Most hybrid vehicles today use Li-ion batteries, but heat is a major challenge. If cells in a battery pack become too hot, controls often protect them from damage by taking the car off battery power and switching it to the combustion engine. So, in a recent R&D project to convert a gasoline-powered car into a range-extender hybrid, the simulation team at AVL North America Inc., Plymouth, Mich., designed a low-cost cooling system for a battery pack consisting of 14 off-the-shelf modules.

To predict the battery’s working temperatures, AVL used Abaqus FEA software from Simulia, the 3Dexperience application from Dassault Systèmes, Waltham, Mass. The software mapped individual cell temperatures as well as heat concentrations throughout the pack. Engineers then fitted a prototype of the battery with temperature sensors anywhere the software predicated cold and hot spots. Finally, they correlated the FEA models to the prototype test results so they could design fan and circuit options for cooling at-risk sections of the battery.The Abaqus FEA software wasn’t specifically designed for battery simulation. But it can interface with user-written subroutines, so AVL engineers wrote some for Li-ion cells. Then they linked resulting values to the FEA model within Abaqus.

In fact, AVL now uses their custom subroutines to assess the electrical and thermal behavior of myriad Li-ion batteries — accounting for the effect of assorted Li-ion battery cell geometries, chemistries, and configurations, as well as the efficiency of various cooling methods. Before, AVL engineers just used the software to evaluate the structural integrity of Li-ion batteries and the thermal-mechanical behavior of traditional engine components.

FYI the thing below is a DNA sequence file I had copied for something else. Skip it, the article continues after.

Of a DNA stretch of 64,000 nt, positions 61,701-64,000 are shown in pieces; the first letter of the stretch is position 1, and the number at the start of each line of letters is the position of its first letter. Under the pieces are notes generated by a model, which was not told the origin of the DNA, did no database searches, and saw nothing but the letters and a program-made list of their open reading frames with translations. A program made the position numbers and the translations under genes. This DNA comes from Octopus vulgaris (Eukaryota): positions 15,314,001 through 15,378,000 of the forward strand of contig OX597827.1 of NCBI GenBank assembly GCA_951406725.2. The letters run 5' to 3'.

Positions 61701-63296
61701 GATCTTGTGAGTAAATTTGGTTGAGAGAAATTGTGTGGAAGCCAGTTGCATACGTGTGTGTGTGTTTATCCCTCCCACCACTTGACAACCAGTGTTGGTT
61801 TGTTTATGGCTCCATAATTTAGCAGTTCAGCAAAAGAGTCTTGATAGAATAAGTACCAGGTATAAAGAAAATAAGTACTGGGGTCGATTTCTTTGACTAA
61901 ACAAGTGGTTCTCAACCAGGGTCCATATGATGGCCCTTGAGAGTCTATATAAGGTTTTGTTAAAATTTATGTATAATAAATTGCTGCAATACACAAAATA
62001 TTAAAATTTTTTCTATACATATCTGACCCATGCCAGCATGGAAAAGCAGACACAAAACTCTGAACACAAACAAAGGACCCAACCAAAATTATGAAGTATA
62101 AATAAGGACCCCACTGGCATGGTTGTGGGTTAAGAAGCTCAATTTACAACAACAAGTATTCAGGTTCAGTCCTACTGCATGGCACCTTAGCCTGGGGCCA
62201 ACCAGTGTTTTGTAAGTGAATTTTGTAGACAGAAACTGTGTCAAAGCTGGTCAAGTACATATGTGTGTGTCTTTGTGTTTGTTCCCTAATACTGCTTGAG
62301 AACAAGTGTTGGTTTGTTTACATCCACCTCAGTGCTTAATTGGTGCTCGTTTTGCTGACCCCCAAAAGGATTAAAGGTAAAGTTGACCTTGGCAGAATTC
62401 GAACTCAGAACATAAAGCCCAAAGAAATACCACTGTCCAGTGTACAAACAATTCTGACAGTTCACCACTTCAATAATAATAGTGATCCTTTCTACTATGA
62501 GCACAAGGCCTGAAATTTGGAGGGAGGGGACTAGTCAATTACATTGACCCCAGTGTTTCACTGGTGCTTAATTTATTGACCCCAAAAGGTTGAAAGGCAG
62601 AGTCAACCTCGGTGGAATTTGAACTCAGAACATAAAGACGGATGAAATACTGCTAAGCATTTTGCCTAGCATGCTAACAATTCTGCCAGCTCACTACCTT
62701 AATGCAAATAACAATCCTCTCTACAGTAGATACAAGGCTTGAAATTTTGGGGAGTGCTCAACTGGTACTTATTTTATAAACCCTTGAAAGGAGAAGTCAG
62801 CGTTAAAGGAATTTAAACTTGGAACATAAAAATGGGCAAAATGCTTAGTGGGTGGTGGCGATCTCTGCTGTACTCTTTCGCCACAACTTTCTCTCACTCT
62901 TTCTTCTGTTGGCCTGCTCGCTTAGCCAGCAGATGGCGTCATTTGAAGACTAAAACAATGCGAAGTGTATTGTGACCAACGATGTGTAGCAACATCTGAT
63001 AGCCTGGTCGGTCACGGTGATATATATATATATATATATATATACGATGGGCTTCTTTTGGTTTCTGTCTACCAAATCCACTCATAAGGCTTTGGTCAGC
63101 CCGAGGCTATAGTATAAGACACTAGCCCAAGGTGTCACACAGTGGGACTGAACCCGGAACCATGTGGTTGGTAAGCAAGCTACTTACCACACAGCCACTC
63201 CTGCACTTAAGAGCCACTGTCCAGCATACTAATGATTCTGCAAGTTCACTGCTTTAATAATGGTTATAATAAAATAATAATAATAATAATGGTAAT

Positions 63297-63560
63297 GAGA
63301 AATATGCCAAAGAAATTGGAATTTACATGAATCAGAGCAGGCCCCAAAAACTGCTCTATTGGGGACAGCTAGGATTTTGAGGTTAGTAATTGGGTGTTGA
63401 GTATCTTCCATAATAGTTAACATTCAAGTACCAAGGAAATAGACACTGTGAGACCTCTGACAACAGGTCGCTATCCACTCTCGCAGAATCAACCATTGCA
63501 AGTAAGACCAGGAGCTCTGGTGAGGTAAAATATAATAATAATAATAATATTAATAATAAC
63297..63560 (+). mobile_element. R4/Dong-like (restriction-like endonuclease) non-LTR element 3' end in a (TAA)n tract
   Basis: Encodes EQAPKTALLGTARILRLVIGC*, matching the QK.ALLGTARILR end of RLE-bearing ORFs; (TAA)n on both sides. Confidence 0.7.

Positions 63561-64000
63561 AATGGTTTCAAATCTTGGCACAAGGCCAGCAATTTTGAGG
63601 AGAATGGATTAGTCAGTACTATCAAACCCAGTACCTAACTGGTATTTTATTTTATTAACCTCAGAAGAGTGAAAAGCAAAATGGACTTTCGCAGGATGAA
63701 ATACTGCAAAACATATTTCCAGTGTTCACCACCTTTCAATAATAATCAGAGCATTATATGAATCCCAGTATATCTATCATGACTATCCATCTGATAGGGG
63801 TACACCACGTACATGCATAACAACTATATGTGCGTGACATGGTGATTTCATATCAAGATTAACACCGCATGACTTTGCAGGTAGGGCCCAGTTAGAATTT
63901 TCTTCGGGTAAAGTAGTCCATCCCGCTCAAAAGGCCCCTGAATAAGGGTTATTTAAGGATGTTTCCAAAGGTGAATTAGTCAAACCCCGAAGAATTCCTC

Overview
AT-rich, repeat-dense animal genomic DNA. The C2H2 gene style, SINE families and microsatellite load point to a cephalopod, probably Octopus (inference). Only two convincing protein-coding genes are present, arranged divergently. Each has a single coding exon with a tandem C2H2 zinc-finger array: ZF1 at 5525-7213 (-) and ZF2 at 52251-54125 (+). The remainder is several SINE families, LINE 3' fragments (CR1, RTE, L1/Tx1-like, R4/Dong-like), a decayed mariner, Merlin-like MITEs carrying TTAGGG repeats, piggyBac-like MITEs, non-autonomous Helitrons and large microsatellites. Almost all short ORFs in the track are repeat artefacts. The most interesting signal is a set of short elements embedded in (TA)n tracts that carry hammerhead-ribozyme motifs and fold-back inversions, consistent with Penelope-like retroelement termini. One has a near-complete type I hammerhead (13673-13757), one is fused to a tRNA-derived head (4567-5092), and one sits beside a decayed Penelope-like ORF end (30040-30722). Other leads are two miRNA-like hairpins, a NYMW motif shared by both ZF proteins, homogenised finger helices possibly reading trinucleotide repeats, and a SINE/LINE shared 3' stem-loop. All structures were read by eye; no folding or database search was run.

When AVL assesses a battery-pack cooling design, engineers first make a few quick calculations to see how the pack will work. Then they add computational details about the cells, cooling fins, and circuits. Finally, they assess the whole battery in detailed 3D FEA, beginning with electrothermal analysis. The complexity of the inner-cell structures complicates this step: Depending on capacity, a cell can have up to 50 pairs of thin anode-cathode layers some 200-µm thick. But with 96 cells or more in a battery pack, it’s impractical to model cells in such detail. So AVL approximates with one to three equivalent cell layers per cell, and uses the equivalent composite properties to characterize battery behavior at the macro level.

“Also complicating matters is the search for accurate material data,” says AVL Technical Specialist Kim Yeow. “Cell manufacturers supply us with ballpark numbers, but we frequently end up searching literature or turning to other researchers for more-accurate figures. Oftentimes we end up with a range of material values.”

Despite that issue, AVL’s FEA models correlate well to actual lab measurements on the new 14-module batteries. Those measurements include battery quality under continuous discharge and continuous discharge-charge; liquid cooling and air-cooling; and direct and indirect cooling.

The next challenge for AVL is to simulate the battery assembly to see if cells make good physical contact with their cooling plates. “Initially we assumed good contact and heat transfer between the cooling plate and cells,” says Yeow, “but as the design matures we’ll simulate the assembly in Abaqus to find out where there might be gaps, how to minimize those gaps, and reevaluate how gaps in certain areas impact the cooling of battery cells.” In future projects, AVL designers also plan to more closely link electrothermal-battery models with corresponding structural and computational fluid-dynamics (CFD) models.

Resources:AVL North America Inc., 3DS